If your paint label doesn’t say ‘lead less than 90 ppm,’ don’t buy it
All household paints should have lead less than 90 ppm (parts per million) and their label should say so, according to new rules that came into force Nov 1.
The rules issued by the environment ministry and enforced by the Central Pollution Control Board (CPCB) regulate lead in household and decorative paints. Lead imparts colour in some cases, makes the paint more durable, corrosion-resistant and speeds up drying.
However, ingestion of lead is linked to central nervous system damage, brain and kidney damage and increases susceptibility to anaemia, jaundice and hearing loss. Children are at most risk of lead poisoning because they frequently touch household objects and walls and put their hands in their mouth without cleaning them. Lead exposure during pregnancy can also put the unborn child at risk.
Toxics Link, a Delhi-based NGO, conducted a study in 2015 of household paints and found that over 30% contained lead levels above 10,000 ppm. The Bureau of Indian Standards at that time had set a voluntary target of 1000 ppm for lead in paints. However, the limit was lowered to 90 ppm in the rules notified in November last year by the ministry, because that is the international best practice.
In the past three years, bigger brands like Asian Paints and Nerolac have made efforts to bring down lead levels. “The bigger companies have shifted but it is the small and medium enterprises that are yet to bring down lead levels in their paints,” Satish Sinha, associate director, at Delhi-based NGO, Toxics Link said.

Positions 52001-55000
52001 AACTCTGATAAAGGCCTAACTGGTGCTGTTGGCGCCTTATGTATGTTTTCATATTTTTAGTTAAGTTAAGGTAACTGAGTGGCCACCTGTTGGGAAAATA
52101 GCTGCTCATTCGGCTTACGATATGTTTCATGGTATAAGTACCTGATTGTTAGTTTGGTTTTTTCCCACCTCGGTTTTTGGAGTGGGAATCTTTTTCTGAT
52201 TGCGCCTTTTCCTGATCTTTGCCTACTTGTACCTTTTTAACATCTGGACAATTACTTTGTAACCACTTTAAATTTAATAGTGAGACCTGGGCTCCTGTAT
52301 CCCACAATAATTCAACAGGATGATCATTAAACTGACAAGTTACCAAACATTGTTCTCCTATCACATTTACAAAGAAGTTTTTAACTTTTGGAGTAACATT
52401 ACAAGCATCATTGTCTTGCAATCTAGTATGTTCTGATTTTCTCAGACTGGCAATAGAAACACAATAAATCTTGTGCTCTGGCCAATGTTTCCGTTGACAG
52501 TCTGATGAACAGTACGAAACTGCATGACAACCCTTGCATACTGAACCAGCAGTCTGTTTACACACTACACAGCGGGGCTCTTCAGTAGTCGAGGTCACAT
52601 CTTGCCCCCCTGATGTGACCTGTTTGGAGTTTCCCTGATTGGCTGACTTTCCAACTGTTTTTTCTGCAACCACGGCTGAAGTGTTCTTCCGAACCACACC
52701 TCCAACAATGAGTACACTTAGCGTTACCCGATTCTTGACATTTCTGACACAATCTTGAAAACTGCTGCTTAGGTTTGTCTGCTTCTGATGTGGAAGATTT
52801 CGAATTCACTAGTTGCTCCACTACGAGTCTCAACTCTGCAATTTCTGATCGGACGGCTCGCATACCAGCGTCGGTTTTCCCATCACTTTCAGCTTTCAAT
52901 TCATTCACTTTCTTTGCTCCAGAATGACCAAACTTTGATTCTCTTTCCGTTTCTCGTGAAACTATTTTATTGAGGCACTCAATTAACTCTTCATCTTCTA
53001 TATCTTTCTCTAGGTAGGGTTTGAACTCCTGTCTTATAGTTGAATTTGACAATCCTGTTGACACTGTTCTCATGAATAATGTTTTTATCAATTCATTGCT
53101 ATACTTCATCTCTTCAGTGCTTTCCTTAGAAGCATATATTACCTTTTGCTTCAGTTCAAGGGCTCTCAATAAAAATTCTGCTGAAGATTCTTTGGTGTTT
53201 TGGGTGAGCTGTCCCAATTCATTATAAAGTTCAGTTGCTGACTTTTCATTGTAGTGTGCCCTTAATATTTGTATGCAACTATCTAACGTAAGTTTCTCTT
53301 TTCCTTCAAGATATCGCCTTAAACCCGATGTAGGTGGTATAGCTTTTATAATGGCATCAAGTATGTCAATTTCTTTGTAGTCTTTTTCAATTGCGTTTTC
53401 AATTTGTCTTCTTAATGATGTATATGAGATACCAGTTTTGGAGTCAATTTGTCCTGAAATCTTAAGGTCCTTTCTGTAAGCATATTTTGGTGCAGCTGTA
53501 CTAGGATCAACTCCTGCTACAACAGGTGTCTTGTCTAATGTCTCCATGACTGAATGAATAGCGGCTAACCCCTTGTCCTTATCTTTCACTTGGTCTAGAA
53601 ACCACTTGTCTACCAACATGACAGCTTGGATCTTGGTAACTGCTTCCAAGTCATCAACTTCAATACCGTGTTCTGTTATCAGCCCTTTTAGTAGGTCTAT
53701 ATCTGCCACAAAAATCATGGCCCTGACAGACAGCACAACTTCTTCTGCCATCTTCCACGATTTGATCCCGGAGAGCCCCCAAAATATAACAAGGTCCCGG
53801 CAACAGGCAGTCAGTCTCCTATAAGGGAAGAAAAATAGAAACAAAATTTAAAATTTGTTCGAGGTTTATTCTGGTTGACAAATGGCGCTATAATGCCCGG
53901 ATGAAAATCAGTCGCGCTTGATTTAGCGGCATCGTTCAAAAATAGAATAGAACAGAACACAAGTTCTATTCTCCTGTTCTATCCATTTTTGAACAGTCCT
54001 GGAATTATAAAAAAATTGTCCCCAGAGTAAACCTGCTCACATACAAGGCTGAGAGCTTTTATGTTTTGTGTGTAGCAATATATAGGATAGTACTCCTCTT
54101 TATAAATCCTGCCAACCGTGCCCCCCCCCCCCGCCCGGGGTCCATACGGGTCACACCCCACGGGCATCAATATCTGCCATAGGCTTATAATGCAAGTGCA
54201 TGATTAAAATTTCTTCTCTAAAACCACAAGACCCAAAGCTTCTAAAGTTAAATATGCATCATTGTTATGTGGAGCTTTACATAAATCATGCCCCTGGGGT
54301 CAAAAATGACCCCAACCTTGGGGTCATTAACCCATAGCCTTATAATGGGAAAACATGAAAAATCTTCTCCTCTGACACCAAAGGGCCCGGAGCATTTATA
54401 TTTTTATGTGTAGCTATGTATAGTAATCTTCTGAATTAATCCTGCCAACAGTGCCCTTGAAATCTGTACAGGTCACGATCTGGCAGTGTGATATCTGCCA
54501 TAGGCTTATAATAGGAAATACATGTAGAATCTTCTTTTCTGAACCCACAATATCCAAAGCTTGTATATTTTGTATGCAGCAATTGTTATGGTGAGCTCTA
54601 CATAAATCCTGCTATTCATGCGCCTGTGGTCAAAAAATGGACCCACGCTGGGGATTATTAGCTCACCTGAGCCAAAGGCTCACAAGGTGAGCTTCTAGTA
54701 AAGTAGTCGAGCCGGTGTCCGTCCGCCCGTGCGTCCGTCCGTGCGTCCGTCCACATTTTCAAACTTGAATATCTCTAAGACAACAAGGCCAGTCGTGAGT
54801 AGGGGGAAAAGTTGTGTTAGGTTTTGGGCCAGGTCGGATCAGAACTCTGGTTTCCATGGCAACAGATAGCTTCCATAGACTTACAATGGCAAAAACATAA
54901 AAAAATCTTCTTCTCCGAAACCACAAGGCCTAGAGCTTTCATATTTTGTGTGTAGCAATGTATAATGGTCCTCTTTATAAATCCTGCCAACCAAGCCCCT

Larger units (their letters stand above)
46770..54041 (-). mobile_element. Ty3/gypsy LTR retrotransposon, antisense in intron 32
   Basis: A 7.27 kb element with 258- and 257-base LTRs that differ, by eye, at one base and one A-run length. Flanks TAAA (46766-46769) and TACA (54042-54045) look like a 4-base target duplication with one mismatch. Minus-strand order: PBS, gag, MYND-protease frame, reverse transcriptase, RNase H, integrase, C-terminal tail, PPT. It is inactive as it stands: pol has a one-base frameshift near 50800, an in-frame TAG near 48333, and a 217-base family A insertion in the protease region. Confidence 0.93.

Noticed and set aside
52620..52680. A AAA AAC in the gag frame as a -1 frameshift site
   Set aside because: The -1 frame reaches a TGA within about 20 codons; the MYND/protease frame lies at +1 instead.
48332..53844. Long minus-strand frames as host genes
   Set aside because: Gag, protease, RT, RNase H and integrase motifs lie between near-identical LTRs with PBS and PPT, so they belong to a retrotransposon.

Paint companies are required to self-certify their compliance with the lead norms. The environment ministry, however, notified the protocol for testing and labelling only this week which means paint manufacturers will not be able to comply immediately. It will take them around 6 months to do the testing for the new batches and to label them appropriately, Sinha said.
Many households in north India repaint their houses during Diwali, however because the norms came into force only in November and are yet to be fully implemented, buyers may have already used lead paint during the festive season.
Lead test by Toxics Link:
Samples Tested: 15
Samples with lead exceeding 90 ppm: 11
Average concentration of all analysed paints: 18099 ppm
Colours tested: Golden yellow, white, PO Red, Phiroza (blue), White
Lead concentrations above 90 ppm found in 6 out of 8 paints of yellow colour (75%)
Lead concentrations above 90 ppm found 3 out of 5 paints of white colour (60%)
Source: Toxics Paints : A research report on Lead Content in Household and Decorative Paints,” by Toxics Link, 2017